So you’ve decided you want to backpack, but have no idea where to begin shopping for one. We at Her Packing List have compiled the ultimate post on how to pick the right backpack for you, with plenty of input from our fellow female travelers.
Picking what size backpack you want can be the hardest part of shopping for one. You need to have realistic expectations about how much you will want to pack and how long you will be gone.
If you go bigger than 65L, keep in mind that you won’t be able to carry it onto the plane. Some people swear by 30-35 liter backpacks because it prevents you from packing too much. Also consider what else you will be carrying, like a purse or day pack, to factor in the full weight.
Before you go further, there are a couple of posts you should read so you can think more clearly about backpack size:
Minimalist Size, Up to 29L
These small bags are for people who seriously want to travel ultralight, and hit carry-on under the toughest airline restrictions (like 7kg!). Something like the Smart Alec 26L backpack fits this category.
Carry-On Size, 30-55L
Many round-the-world backpackers have traveled only with daypacks, between 30-55 liters, to avoid baggage fees and to travel light. Some packs that fit this category include the Osprey Kyte 46 and the North Face Terra 40L.
60L or Higher Size
The major advantage of having a larger backpack is that you can prepare for room to gain more items, as you inevitably do on the road.
Stephanie Yoder of Twenty-Something Travel‘s 60L backpack suits her travel style and held up throughout her round-the-world trip:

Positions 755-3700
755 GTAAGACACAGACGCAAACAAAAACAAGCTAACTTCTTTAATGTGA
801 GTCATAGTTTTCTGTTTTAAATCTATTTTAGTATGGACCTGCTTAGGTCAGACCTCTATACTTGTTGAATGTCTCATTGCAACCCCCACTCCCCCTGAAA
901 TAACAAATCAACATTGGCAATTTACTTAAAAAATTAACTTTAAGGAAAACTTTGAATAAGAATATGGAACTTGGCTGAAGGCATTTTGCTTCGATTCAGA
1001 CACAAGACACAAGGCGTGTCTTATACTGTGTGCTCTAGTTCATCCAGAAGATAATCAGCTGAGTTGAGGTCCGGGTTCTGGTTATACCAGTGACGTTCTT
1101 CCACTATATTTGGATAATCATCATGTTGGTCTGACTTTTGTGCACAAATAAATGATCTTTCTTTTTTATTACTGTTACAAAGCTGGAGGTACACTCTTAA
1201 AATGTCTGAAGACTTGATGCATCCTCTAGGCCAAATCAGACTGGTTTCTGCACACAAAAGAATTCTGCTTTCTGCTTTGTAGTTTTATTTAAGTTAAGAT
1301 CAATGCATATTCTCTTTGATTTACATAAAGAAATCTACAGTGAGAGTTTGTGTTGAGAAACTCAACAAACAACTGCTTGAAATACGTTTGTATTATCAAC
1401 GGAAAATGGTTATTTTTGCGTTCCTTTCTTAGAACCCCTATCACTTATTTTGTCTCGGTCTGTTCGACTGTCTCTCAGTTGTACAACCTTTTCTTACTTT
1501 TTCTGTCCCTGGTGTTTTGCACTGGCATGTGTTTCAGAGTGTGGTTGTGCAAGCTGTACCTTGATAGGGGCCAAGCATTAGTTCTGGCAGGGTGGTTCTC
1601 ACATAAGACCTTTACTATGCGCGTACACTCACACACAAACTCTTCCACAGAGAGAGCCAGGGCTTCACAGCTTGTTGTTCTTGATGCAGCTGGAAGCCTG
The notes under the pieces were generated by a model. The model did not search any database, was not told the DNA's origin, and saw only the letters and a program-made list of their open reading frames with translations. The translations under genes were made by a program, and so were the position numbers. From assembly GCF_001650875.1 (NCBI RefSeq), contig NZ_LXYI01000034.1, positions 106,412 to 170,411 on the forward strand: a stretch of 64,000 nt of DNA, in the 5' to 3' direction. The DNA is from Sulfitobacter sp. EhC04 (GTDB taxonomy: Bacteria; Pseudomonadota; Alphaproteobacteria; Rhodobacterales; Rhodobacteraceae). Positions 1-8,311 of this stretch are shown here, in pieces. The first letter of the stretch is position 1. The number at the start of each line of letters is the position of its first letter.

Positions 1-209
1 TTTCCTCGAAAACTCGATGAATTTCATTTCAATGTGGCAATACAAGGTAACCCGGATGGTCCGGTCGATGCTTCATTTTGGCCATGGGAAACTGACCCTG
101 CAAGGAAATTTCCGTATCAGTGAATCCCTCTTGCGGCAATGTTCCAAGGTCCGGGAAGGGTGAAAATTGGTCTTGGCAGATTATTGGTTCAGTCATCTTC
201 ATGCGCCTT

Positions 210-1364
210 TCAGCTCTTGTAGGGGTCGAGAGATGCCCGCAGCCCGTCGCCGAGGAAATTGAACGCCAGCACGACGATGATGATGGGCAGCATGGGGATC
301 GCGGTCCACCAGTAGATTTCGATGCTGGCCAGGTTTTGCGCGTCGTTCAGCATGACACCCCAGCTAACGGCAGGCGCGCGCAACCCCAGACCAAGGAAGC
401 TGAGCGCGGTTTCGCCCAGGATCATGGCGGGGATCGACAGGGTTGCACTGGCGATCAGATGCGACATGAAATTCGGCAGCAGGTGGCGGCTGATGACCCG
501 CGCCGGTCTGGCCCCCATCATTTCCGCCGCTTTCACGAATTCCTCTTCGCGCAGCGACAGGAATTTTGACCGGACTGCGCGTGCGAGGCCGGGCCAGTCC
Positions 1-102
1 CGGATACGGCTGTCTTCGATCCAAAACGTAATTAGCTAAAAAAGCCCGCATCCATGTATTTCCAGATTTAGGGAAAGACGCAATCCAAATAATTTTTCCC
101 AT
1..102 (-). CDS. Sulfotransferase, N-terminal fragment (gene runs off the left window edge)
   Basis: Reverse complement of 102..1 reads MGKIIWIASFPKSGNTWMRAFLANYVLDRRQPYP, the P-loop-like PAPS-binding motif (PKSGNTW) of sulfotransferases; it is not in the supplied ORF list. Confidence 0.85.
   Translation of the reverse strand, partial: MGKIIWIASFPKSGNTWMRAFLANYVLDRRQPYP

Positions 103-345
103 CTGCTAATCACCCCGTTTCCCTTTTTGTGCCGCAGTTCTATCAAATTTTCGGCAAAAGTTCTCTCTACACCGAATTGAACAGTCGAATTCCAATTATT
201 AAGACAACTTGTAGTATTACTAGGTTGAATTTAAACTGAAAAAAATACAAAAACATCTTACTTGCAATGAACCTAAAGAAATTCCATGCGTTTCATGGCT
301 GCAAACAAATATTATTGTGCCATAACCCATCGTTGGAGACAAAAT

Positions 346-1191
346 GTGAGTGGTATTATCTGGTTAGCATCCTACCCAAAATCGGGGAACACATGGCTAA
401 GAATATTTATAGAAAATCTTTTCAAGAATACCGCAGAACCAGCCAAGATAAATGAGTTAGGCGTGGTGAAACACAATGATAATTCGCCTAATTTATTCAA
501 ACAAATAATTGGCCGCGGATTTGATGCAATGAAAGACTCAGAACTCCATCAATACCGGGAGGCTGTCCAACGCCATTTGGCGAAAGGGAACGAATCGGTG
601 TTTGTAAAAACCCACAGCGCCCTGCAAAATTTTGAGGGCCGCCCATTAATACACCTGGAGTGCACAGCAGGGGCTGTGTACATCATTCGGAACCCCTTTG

[Sixty liters] may seem like a lot but my old one was a 75L! I honestly don’t know how people with 40L packs pull it off. I like to have enough space so I’m not fighting with my pack every time I pack up and I like to have room for stuff I buy on the road.
For the best of both worlds, you can purchase a backpack, like Jess of Globetrotter Girls, which is 50 L with a zip off daypack that adds another 15 liters.
Some people are loyal to their brand of backpack just like they are for their brand of soda. But each brand has something different to offer.
GregoryBoth Laura Walker and Allison Suter swear by their Deva 60 backpacks from Gregory and have used them extensively in their last two years of traveling. Allison was even able to fit a sleeping bag and tent in hers!
Jodi Ettenberg of Legal Nomads found the perfect Gregory pack for her petite frame. “I’m quite short, so my preferred pack is Gregory- they’re the only company I’ve found that makes a women’s pack in an XS torso size, and it fits perfectly,” she said of her Jade 60 L.
My Kelty Arch 65 L suited me well for my travels, especially since I had heard good things about the brand in the past. I liked how much cushioning the hip belts and straps had on the women’s models.